This book was assigned the one week that I missed class because I had to go home and get two crowns, which took four hours under the drill, very fun. I just forgot about making this post but I did read the book and I liked it a whole lot, but it has not made me any less of a carnivore than I have always been. I already try to eat as much “organic” meat as i possibly can because it tastes a lot better. Steaks from Whole Foods, yes I know that whole foods is the Wal-mart of the organic foods business but I still like it, are so much better than steaks from Kroger, they have just the right amount of marbling and are so good. While all of the discussion of the horrors of the factory farmed meats were a bit disturbing, they did not really change my mind about how to eat. I did like the way that he tried to get the perspectives from all sides of the argument, rather than coming right out and attacking these factory farms for all of their faults.
Another part of this book that I really liked was when he talked about the eating of dogs in so many other parts of the world. This was a pretty funny piece that talks about how the United States and Canada are some of the few places where the eating of dog meat is considered very taboo. So why is this true here? There is the whole companionship thing in this country about dogs being man’s best friend and all of that but pigs can be much better pets than dogs, they are smarter, just as loyal, and just as lovable yet Americans consume millions of pigs every year. I guess for each, his own on this matter, I do not look down on anyone for eating dogs, you gotta do what you gotta do.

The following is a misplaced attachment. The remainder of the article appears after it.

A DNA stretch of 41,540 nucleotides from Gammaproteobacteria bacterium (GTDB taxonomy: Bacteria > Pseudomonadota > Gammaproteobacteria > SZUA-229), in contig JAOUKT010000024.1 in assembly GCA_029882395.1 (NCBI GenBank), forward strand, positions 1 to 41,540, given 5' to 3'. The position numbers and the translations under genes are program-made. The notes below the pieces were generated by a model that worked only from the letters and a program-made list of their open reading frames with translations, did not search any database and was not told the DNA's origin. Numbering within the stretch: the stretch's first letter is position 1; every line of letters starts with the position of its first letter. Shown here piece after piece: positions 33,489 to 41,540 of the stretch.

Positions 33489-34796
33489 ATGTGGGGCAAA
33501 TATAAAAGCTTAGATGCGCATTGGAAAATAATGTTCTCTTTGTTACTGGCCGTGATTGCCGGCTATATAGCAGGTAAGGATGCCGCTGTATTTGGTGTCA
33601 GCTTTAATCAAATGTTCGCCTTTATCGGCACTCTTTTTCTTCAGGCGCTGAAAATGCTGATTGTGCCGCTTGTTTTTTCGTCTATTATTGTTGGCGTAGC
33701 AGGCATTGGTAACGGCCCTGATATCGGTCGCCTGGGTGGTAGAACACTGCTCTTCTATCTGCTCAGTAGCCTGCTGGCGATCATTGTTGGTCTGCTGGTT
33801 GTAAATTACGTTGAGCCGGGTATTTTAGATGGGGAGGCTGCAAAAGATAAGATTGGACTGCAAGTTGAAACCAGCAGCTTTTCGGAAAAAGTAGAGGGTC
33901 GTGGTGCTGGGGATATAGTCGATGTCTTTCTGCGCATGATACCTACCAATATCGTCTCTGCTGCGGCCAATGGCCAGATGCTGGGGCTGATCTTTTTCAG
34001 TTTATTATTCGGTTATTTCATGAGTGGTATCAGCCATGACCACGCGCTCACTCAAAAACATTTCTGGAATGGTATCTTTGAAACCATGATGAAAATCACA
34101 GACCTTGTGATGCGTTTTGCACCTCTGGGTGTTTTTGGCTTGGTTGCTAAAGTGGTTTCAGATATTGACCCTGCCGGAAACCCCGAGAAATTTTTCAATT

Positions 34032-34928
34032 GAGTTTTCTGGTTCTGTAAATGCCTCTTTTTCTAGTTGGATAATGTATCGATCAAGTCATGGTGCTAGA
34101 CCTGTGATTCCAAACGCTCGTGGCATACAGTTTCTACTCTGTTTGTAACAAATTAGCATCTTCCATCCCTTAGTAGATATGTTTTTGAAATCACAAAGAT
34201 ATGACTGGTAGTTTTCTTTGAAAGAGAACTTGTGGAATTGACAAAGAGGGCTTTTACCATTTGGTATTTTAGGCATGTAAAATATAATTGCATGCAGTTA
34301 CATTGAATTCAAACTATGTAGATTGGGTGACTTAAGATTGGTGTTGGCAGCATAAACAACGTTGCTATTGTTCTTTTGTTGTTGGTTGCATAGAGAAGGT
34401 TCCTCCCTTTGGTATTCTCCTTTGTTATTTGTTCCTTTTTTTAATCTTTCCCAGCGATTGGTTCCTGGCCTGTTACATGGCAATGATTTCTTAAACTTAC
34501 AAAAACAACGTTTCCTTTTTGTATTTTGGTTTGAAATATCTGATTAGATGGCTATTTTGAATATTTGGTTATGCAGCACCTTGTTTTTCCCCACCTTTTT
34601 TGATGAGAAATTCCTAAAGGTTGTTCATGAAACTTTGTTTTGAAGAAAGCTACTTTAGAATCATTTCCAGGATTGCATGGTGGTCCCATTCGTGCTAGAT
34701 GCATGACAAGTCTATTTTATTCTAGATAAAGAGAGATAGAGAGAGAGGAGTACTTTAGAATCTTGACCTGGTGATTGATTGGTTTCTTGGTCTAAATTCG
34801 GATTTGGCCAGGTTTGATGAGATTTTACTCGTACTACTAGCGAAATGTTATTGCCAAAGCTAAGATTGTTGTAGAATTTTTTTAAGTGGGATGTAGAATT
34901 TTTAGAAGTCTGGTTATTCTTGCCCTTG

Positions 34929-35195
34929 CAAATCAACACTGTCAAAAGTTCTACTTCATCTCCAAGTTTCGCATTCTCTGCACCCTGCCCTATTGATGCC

I also liked all the talk about the evils of factory farming and things that it has caused, such as the Spanish Flu pandemic of 1918, which had a swine and avian influence that is widely believed to have come from the meat farms of this time. This part of the book blew my mind just talking about this pandemic, which is very rarely talked about, yet, which killed more people in one year than all four years of the First World War. I did like hearing all of the horror stories about how the animals are treated and all of that and I have actually seen this firsthand. My family owns some interest in a slaughterhouse in East Tennessee and I went on a tour of this facility sometime in high school. It was hard to watch then and was hard to read about in this book, yet it never changed my constant hunger for animal flesh. If this means that I can not call myself a true environmentalist, as the author suggested, then so be it. I will continue to enjoy my beef, pork, venison, chicken and most other meats.